(The Motley Fool)
The sheer volume of financial and business news published these days can be overwhelming for even the most seasoned investor. There is a reason why some of the largest asset managers in the world use supercomputers to process it all.
So how should an every day investor approach it? It’s all about understanding sources, seeing through the narrative, and finding outlets you can trust. As a financial writer and voracious consumer of stock market news, here are a few things I’d recommend taking to heart:
1. Know What You’re Reading
First, it’s important to understand there are different types of content out there, ranging from virtually useless to truly insightful:
First, Pure Clickbait: Like it or not, much of the internet revolves around getting readers to click a link. Fear sells, and headlines are written to be provocative.
The following headline helps illustrate the point: “Elon Musk wants Tesla to focus on profits or warns that TSLA will fall like ‘soufflé under a sledgehammer.'” A powerful analogy, and surely one that would strike fear into any Tesla bull. While the quote is interesting, the story wasn’t backed by any real, substantive analysis.
Reporting The Facts: Every day there are thousands of articles written simply to cover the happenings of every day corporate America. Earnings reports, mergers & acquisitions announcements, and general business updates.
While much of the information is important, and could very well influence the price of a given stock, these types of stories generally aren’t written with enough information to influence an investment decision.
Thoughtful Analysis: This is harder to come by. It takes a financial analyst who has both the background knowledge and required time to cover all sides of a story. But even the highest-quality, most well throughout pieces should not simply be trusted at face value.
2. Not Every Story Is Actionable
No matter what type of content you are reading, it’s critical to understand that very few articles, if any, should ever prompt you to make an investment decision. For those who are easily swayed by emotion, that can be a hard lesson to learn.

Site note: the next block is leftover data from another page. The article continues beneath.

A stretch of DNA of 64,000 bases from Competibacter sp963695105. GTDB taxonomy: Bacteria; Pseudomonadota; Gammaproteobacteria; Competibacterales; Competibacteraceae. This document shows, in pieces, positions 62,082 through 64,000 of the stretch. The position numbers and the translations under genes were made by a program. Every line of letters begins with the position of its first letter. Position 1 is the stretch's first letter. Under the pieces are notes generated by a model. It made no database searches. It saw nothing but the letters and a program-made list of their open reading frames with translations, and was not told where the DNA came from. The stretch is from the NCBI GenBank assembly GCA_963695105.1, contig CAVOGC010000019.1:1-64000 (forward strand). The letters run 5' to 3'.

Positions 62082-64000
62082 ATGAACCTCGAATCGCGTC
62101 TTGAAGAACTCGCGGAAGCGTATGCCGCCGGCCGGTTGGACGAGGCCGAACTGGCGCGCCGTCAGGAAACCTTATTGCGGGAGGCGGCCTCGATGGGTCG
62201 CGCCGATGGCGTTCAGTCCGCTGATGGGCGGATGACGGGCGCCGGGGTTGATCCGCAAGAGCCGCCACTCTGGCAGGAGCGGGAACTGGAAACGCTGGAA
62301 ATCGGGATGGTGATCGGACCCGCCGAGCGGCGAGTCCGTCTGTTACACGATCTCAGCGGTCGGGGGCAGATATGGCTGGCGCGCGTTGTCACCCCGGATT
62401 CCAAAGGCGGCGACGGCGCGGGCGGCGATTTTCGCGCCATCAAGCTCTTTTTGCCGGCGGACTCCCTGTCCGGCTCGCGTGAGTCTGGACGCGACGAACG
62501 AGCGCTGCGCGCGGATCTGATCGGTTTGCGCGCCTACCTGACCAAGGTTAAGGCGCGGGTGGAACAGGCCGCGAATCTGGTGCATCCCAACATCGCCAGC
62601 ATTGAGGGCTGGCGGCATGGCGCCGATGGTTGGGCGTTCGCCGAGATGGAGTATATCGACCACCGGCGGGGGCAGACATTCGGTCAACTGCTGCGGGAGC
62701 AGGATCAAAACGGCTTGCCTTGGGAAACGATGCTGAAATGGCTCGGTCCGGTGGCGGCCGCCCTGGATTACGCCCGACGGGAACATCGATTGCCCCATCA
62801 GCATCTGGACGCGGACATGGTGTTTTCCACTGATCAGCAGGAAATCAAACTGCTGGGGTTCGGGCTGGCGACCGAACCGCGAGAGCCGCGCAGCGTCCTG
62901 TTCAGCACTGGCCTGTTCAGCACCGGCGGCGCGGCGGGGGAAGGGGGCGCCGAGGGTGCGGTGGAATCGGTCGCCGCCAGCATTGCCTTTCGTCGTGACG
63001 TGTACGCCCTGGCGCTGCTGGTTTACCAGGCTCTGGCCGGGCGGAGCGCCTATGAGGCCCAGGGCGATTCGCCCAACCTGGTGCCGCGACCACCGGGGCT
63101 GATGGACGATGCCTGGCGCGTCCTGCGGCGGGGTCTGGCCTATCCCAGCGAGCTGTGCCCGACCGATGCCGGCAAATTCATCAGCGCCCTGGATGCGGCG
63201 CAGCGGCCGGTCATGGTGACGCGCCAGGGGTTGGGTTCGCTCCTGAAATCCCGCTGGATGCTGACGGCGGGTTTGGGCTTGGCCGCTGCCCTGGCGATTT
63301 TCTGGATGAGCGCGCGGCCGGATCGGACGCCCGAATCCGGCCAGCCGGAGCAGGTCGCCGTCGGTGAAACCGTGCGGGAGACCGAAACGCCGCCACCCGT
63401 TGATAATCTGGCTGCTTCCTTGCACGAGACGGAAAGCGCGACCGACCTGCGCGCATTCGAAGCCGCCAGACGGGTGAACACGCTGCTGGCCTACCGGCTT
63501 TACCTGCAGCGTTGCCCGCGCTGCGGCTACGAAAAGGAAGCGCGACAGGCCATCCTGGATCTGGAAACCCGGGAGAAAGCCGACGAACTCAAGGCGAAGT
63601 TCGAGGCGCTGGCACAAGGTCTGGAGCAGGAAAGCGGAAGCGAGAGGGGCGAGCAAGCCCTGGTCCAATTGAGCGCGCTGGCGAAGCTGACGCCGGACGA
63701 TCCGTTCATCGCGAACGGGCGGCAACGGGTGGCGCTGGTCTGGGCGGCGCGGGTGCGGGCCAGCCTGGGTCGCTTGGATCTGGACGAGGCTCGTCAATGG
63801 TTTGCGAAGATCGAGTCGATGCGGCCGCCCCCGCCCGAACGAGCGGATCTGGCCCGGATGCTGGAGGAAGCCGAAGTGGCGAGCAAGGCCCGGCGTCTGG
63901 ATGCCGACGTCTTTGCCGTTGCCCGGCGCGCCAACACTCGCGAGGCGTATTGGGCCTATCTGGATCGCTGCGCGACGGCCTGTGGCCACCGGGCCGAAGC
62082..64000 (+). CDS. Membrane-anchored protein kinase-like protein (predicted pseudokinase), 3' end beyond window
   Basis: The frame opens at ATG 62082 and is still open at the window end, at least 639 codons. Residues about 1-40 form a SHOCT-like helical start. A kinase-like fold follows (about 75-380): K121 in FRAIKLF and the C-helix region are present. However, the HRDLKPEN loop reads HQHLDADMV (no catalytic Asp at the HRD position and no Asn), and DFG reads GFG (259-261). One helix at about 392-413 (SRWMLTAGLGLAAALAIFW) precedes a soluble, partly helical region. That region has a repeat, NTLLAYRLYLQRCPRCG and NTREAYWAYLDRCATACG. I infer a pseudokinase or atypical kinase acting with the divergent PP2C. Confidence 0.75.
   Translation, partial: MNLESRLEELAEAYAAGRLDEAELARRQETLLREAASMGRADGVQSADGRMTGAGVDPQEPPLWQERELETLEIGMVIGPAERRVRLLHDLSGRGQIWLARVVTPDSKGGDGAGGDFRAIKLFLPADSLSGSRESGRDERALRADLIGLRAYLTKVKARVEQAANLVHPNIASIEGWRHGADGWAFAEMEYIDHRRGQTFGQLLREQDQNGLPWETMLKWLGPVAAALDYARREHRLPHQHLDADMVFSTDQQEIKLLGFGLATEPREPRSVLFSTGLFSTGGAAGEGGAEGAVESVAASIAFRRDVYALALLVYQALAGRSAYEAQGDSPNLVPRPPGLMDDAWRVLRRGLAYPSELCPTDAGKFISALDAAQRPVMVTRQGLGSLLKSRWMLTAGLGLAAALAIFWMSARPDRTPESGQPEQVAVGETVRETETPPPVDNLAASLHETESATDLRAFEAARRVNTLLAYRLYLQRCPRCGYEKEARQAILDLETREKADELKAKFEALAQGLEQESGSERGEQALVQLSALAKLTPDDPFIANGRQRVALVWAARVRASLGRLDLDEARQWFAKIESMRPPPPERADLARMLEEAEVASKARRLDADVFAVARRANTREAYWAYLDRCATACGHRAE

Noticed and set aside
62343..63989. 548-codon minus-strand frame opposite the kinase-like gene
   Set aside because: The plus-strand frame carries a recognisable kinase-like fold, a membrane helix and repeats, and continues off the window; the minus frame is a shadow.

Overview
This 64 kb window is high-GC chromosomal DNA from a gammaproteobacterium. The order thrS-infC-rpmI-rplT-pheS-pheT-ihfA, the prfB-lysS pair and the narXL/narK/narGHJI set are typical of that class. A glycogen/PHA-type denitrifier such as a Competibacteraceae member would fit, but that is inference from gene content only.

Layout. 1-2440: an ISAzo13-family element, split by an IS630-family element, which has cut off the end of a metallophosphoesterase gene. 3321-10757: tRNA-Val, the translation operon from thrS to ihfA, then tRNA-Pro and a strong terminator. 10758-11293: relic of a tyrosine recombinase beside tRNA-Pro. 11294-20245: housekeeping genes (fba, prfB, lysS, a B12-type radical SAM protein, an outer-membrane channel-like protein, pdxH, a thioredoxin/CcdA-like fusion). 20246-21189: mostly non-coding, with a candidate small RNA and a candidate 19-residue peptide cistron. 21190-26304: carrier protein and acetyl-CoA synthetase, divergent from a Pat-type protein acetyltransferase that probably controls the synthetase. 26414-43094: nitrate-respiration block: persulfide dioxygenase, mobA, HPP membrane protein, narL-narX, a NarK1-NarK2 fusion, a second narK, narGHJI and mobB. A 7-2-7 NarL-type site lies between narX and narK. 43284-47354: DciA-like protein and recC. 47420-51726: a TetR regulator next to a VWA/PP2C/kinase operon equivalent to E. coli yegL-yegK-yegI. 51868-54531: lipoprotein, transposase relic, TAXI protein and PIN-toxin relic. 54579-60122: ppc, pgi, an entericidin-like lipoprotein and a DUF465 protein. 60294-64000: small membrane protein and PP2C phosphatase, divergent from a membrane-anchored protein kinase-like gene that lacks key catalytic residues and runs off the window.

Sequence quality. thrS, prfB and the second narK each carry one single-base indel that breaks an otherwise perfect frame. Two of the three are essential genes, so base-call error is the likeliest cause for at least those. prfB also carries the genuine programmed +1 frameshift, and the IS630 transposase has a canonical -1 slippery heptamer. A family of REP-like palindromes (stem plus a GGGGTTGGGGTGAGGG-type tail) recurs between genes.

Take the following headline: “Coca-Cola beats Q2 earnings estimates and reports a positive outlook.” You might be tempted to hop on your brokerage account and pick up a few shares to capture the positive momentum. But there are a few realities to consider:
First, the overwhelming majority of news is almost instantaneously “priced into” a stock the second it hits the news wire. Remember those supercomputers? Hedge funds and other big investors can get information more quickly than the rest of the market, so there is very little advantage in trying to “time” a stock transaction based on news.
There’s even been talk of laying high-speed fiber optic cable beneath the Atlantic Ocean so certain hedge funds can obtain information milliseconds faster than the competition.
Second, most financial news does not include the information necessary to make an investment decision. Investors must consider business model, valuation, competitive landscape, and industry backdrop, none of which is typically considered in regular financial news.
3. Question The Narrative
Financial journalists, just like everyone else, have competing priorities, bosses, deadlines, and lives outside work. As a result, sometimes stories are written in a way that can be misleading or confusing.
At the end of the day, the most important “voice” you should listen to is your own.
Warren Buffet once said he could: “Improve your ultimate financial welfare by giving you a ticket with only 20 slots in it so that you had 20 punches — representing all the investments that you got to make in a lifetime.”
Some journalists write 20 stories in a single week! Hardly the level of care required to form a solid investing thesis. If a particular story concerns a holding in your portfolio, ask yourself:
Does the article present any new information?
Does the content change my thesis about the investment?
What questions should I be asking myself as a result of the news?
4. Find Your Trusted Sources
A subscription to the Wall Street Journal, Financial Times, or Bloomberg will give you the information you need to stay on top markets and the economic backdrop that colors the investment world.
Ultimately, no matter your sources, only you can make the best decision for your portfolio. Read the bull case, read the bear case, and rely on your own synthesis of all this information to determine your best investing thesis.